null Immersive Talk with Wayne's Room Studios

Immersive Talk with Wayne's Room Studios

We recently caught up with up-and-coming immersive engineer Wayne Romero at his very own Wayne's Room Studios, a small overdub studio in Warrenton, Virginia, that's found popularity amongst hip-hop and voice-over artists. There, Wayne took us through his journey into immersive engineering and how it's working out for him today.

Can you tell our readers a little about yourself and your studio?

Right now, I'm pursuing a degree in Music Production & Recording Technology at Shenandoah University, where I'm expecting to graduate during May in 2024. Going back a little, to the summer of 2020, my family relocated from the DC area to Warrenton, Virginia. Our new house came with a massive garage, and in 2021, we decided to transform part of it into a recording studio! My father and I divided the garage in half, creating a control room and tracking room. The control room spans 11 ft x 12 ft x 8 ft, while the recording room measures 9 ft x 11 ft x 8 ft.

Wayne's Room

Can you run us through some of your key equipment?

I prioritized the use of our budget for acquiring microphones and monitoring. We have a diverse mic locker for capturing a wide range of instruments. We also have a few preamps and a pair of Wes Audio Mimas compressors, and we use Pro Tools for recording and mixing.

What type of work do you do here?

Most of our work is in hip-hop vocal recording and mixing, and when it comes to immersive, I specialize in Dolby Atmos. The studio's core purpose is to provide me with valuable experience while I'm still a student, therefore, we keep our rates exceptionally affordable. This extra value has brought us many clients who are new to the whole recording studio experience. It's incredibly rewarding to witness the musical growth of the young artists I collaborate with and to contribute to their creative journey!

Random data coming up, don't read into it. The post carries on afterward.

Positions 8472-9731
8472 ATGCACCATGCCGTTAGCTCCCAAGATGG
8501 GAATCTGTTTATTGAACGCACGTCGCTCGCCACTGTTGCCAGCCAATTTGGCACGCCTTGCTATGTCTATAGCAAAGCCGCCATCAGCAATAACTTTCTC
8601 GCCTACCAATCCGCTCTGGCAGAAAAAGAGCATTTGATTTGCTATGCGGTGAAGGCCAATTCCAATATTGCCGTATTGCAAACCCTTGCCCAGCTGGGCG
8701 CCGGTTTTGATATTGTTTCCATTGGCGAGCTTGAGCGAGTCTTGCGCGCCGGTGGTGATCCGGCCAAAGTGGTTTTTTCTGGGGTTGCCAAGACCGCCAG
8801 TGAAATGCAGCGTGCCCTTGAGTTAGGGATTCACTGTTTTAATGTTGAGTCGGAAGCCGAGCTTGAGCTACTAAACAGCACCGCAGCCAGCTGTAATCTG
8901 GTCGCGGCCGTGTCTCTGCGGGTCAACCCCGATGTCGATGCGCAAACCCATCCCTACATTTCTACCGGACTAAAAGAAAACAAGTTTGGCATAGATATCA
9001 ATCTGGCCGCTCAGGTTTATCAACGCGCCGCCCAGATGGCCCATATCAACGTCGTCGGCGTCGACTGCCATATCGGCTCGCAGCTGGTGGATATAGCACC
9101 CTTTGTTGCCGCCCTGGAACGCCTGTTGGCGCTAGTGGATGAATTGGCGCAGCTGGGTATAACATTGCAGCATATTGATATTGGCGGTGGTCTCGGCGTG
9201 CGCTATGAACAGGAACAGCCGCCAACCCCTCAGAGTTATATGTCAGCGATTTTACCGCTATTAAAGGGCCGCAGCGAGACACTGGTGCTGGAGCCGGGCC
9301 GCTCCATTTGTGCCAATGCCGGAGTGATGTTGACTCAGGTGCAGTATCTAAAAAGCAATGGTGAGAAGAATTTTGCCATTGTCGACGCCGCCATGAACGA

Wayne's Room Studios Desk shot

How and when did you become interested in immersive audio?

My journey into Dolby Atmos began at Shenandoah University. The University's room has an amazing 9.1.4 system layout with a multi-computer, Dante fed configuration. As part of my work study, I've been privileged to spend a lot of time in that space – troubleshooting the technical complexities inherent in a Dolby Atmos system, particularly in its early stages. This experience has served as an excellent foundation for my exploration of the format. After being exposed to Atmos mixes and noting the industry's shift towards immersive audio, I made the decision to equip Wayne’s Room for Atmos.

How did your upgrade to immersive go?

My father and I undertook the upgrade ourselves! I devised the system layout, selected the necessary gear and worked out the Dolby Atmos Room Design Tool (DARDT) to ensure we were adhering to Dolby’s best practices. Budget constraints and space limitations posed the main challenges. Our studio wasn't originally designed for an Atmos system, which prompted us to retrofit the space. This involved cutting into the back wall and ceiling to meet Dolby's specified speaker layout requirements. We were unsure if the ceiling joists were available for speaker mounting, but after thorough exploration of HVAC, electrical and plumbing pathways, we determined we could position the height speakers according to our DARDT. I have to shout out and thank my father for his unwavering support, allowing me to utilize the space and assisting in the installation process!